changing different perameters in the equation, we were able to get the
data that corresponded to the least amount of error in the system.
In the formula x_c and y_x are the x- and y-direction centroids, while
w_x and w_y are the corresponding width parameters.
The next step was measuring the Wavefront (WF) Tilt and its relation
to the displacement of the centroid. Calculating Wafrefront tilt is
what allows the Shack Hartmann sensor to map out the shape of the
distorted wavefront coming into the actual telescope.
The WF tilt is essentially the angle of a
tangent to the wavefront with respect to a reference plane wave (i.e. a
vertical line in this drawing). The OPD is the horizontal distance between
the wavefront and the reference plane wave; it can be expressed as a
distance (in nanometers) or as some multiple of a wavelength of a particular
color of light. For a spherical wave the OPD is proportional to the square
of the tilt.
The wavefront tilt was calculated using a method involving similar triangles, as
shown in the diagram below. The distance the centroid moved, divided by the focal
length is Theta 2, or the wavefront tilt. We were able to calculate the
displacement of the centroids by using the gaussian formulas to find their exact
location on each picture. The pixel location was then converted to meters by a
factor of 7.4 micrometers per pixel. This gave us the observed wavefront tilt. We
then calculated the predicted WF tilt by noting that according to the law of
similar triangles, Theta 1 and Theta 2 should be equal. This was done simply by
dividing the track displacement by R (the distance fron the source to the
Table of the WF Tilt - Observed and Predicted:
Data Analysis and the Final Results!
The following table summarizes our results ...
After calculating all of the WF tilt values in Excel, I was able to
create a graph of them, related to the track displacement. It plots the
predicted WF tilt and superimposed are the values that were actually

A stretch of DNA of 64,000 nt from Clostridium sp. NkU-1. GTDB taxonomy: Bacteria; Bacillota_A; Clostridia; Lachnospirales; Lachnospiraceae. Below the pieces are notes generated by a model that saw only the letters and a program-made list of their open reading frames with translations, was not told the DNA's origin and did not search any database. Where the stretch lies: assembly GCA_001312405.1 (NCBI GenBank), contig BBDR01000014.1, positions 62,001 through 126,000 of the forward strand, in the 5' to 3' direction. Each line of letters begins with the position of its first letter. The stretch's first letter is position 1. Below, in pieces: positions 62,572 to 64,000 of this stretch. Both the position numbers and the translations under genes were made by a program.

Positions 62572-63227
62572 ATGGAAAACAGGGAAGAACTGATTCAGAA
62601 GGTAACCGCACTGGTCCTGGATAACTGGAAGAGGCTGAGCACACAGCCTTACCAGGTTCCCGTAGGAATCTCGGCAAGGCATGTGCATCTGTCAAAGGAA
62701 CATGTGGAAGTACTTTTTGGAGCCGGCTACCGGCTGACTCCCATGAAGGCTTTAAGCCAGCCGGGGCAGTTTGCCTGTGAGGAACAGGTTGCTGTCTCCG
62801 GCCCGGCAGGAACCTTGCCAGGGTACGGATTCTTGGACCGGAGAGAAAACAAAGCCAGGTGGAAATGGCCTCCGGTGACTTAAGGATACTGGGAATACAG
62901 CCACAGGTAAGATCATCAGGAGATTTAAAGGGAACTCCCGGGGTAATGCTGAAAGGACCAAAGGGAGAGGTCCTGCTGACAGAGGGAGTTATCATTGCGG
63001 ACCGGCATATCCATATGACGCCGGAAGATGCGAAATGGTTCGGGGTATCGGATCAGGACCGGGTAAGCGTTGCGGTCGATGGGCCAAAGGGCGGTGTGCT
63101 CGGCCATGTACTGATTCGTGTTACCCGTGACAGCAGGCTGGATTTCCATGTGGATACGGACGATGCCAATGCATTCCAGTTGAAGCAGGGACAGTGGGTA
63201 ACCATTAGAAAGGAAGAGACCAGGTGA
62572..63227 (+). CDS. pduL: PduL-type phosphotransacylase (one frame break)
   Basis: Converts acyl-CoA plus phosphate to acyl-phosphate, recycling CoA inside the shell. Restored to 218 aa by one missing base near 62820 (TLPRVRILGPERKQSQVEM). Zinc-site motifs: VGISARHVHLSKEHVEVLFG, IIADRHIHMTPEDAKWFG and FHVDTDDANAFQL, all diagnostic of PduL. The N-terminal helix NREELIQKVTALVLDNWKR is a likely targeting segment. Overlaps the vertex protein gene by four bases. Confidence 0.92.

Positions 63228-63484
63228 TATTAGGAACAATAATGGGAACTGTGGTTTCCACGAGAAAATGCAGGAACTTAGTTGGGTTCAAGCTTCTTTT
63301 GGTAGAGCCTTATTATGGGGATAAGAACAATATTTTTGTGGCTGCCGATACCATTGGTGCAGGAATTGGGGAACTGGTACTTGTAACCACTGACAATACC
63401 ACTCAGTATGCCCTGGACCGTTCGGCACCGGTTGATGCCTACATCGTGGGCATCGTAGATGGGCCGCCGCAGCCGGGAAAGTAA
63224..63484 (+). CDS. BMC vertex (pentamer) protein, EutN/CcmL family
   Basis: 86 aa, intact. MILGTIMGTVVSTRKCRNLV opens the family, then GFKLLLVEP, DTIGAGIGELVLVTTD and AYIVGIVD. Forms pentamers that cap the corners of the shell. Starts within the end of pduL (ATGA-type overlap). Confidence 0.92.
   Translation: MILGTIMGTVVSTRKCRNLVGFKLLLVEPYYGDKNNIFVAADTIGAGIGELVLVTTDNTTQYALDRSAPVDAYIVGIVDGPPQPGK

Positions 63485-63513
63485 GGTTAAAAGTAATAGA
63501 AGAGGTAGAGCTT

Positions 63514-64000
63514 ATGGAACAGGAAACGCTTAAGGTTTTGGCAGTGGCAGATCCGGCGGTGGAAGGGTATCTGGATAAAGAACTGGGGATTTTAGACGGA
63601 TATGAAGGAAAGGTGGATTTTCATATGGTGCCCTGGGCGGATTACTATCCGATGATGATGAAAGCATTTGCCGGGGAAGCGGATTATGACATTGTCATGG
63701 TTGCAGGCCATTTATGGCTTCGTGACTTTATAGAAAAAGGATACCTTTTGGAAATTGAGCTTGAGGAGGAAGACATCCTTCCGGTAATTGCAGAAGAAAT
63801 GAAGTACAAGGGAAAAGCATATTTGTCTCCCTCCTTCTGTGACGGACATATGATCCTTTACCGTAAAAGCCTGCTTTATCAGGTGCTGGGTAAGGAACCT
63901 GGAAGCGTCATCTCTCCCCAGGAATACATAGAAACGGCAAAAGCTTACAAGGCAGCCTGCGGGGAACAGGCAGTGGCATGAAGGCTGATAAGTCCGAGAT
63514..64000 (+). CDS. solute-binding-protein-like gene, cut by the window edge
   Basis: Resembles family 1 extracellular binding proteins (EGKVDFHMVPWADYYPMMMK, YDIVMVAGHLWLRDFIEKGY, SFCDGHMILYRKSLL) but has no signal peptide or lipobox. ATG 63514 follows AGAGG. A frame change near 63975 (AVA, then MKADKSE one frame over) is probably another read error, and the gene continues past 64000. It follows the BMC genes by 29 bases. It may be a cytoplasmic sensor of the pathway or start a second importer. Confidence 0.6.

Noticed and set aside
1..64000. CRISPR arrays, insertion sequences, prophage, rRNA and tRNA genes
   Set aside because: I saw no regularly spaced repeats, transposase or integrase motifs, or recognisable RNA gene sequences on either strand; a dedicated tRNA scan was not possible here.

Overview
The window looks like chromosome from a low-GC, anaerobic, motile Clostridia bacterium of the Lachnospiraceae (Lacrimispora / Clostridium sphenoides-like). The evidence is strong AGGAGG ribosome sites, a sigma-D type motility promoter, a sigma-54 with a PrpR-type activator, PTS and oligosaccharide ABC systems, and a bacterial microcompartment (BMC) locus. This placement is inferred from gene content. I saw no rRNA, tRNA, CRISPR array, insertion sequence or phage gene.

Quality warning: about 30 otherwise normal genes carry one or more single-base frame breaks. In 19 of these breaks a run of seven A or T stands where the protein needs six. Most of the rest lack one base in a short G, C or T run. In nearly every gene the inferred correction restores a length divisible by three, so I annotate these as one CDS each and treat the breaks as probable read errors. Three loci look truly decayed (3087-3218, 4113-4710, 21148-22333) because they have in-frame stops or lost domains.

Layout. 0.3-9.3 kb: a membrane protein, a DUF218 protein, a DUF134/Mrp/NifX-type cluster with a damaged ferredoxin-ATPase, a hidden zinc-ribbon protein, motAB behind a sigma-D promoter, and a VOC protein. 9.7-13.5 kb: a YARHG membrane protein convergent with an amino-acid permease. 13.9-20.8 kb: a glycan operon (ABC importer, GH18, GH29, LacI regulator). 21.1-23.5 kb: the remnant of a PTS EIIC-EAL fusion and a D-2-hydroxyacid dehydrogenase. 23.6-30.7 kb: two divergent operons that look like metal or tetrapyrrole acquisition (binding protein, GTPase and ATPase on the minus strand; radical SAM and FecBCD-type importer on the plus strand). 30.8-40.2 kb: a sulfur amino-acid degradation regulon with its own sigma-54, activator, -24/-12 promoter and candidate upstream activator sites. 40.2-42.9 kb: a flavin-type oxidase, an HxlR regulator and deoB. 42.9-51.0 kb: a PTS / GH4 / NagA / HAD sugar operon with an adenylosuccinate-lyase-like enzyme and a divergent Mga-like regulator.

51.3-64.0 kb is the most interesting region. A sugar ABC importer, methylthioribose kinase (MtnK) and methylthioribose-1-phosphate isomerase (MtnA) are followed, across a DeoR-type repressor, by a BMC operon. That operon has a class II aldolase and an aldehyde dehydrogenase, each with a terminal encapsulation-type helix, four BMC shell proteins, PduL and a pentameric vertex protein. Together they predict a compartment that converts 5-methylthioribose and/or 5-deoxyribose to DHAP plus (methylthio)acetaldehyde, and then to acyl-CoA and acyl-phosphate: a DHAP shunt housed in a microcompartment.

calculated from the data we collected. It's quite close, which means that
the measurements we took from scanning across the wavefront were fairly
[Stuff Shannon will write goes here ...]
The next step for this project could be to create a distorted
wavefront. The data we've got here is for a nearly perfect spherical
wavefront ; the next set of data will be generated by placing some
sort of distorting object (such as a plastic sheet or an imperfect
lens) in front of the point source. This intentional distortion will
simulate the turbulence in "seeing" and the scanning wavefront sensor
will be able to measure the displacement of the centroid positions.In
other words - the spot will actually be moving around, and displaced
from where it is supposed to be on the CCD screen (like the first
diagram in the background section). From these data the wavefront tilt
and OPD can be calculated and the shape of the wavefront deduced.
"Adaptive Optics on the 200-inch Hale Telescope at the Palomar
Caltech Astronomy. 20 Apr. 2009
Center for Adaptive Optics, Univ. of California
at Santa Cruz, http://cfao.ucolick.org.
Claire Max, "Introduction to Adaptive Optics."
Course notes for Astronomy 289C at UC Santa Cruz. 20 April 2009 http://www.ucolick.org/%7Emax/289C/
Benjamin Wells, "Revising the Hartmann Test,"
Wells Research and Development. 2009. 20 Apr. 2009 http://www.wellsresearch.com/library/hartmann.php
Laser Lab Report